Does a subsequently-filed mechanic’s lien take priority over an improperly-filed building loan mortgage? Answer: Yes.
Altschuler Shaham Provident Funds, Ltd. v. GML Tower, LLC, 2013 NY Slip OP 04273 (June 11, 2013) was a “mortgage foreclosure action [that arose] from a failed redevelopment of the Hotel Syracuse, complex in downtown Syracuse New York.” Id. at 1. The Court of Appeals addressed a dispute about conflicting claims of priority between “a building loan mortgage made pursuant to an unfiled building loan contract [and] subsequently-filed mechanic’s liens[.]” Id. at 4.
The Court of Appeals summarized that:
“Section 22 of the Lien Law requires that a building loan contract, with or without the sale of land and before or simultaneously with the recording of a building loan mortgage made pursuant to it, must be filed in the clerk’s office of the county where the land subject to the contract is located along with a borrower’s affidavit stating the consideration paid or to be paid for the loan, any expenses incurred or to be incurred in connection with the loan, and the net sum available for the construction project.” Id. at 6.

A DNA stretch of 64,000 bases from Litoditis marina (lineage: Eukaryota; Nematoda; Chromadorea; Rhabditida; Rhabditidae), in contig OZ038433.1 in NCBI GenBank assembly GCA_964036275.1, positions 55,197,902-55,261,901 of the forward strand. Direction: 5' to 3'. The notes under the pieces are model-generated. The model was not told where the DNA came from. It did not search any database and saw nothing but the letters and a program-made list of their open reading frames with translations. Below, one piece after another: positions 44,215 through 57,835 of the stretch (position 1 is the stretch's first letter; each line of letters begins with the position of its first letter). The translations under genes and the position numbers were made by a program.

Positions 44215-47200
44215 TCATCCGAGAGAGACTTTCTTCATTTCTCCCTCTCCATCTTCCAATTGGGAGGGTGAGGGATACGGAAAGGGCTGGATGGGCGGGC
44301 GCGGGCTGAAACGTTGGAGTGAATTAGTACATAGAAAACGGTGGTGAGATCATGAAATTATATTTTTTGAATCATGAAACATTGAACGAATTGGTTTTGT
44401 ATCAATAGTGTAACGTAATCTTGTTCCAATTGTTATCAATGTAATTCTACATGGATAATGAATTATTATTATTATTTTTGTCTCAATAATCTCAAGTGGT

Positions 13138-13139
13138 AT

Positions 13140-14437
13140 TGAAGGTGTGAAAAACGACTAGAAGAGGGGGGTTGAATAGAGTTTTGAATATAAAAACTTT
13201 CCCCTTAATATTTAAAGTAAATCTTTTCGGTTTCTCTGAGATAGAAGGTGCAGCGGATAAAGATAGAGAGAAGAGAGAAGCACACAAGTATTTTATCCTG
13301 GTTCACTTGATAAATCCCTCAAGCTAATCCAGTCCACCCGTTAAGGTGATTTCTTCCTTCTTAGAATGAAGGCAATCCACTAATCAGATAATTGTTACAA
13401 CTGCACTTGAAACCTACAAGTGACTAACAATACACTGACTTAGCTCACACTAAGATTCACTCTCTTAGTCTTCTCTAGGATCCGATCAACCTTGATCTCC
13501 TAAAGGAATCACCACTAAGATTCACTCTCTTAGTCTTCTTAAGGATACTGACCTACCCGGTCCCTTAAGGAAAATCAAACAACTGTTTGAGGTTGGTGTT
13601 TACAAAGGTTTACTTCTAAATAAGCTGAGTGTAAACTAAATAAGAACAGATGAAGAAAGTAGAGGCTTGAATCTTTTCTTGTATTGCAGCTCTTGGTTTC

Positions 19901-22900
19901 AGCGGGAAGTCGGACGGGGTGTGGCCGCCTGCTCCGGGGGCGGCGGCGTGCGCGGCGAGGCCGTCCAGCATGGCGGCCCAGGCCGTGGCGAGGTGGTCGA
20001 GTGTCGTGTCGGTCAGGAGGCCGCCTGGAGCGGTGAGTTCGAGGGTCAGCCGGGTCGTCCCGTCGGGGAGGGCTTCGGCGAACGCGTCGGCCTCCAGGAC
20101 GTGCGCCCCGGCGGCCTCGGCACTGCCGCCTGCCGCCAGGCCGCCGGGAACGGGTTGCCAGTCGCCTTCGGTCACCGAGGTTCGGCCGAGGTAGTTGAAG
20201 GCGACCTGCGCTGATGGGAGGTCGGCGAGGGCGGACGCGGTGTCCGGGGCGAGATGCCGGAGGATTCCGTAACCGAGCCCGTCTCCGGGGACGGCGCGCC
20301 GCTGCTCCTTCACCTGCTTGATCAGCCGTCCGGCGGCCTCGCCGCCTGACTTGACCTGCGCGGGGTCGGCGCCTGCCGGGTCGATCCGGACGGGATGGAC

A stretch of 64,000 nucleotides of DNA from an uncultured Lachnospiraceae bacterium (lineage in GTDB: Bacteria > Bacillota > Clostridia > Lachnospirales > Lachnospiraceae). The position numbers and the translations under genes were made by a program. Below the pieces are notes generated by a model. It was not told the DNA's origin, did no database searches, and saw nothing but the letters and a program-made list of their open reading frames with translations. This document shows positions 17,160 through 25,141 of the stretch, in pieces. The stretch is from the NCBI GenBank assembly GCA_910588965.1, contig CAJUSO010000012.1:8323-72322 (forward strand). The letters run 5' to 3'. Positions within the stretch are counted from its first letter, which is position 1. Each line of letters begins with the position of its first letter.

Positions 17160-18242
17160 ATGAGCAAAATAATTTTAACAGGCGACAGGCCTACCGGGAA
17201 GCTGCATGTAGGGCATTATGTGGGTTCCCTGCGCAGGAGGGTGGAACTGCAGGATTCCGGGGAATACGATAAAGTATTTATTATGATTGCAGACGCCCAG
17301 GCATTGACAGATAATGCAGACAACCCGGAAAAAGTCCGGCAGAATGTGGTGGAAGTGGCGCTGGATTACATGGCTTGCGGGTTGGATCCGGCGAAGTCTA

The Court of Appeals admonished that “[s]ection 22 also mandates the filing of any subsequent modifications of a building loan contract [be made] within 10 days after their execution.” Id.
And the Court of Appeals finally concluded that “[f]ailure to comply with these filing requirements changes the ordinary priority of liens, with a properly filed mechanic’s lien taking priority over the interests of the parties to the contract [and that] a construction lender must file the building loan contract in order to achieve lien priority, or, put the opposite way, the statute imposes a so-called ‘subordination penalty’ on a lender who does not [comply].” Id. at 6-7.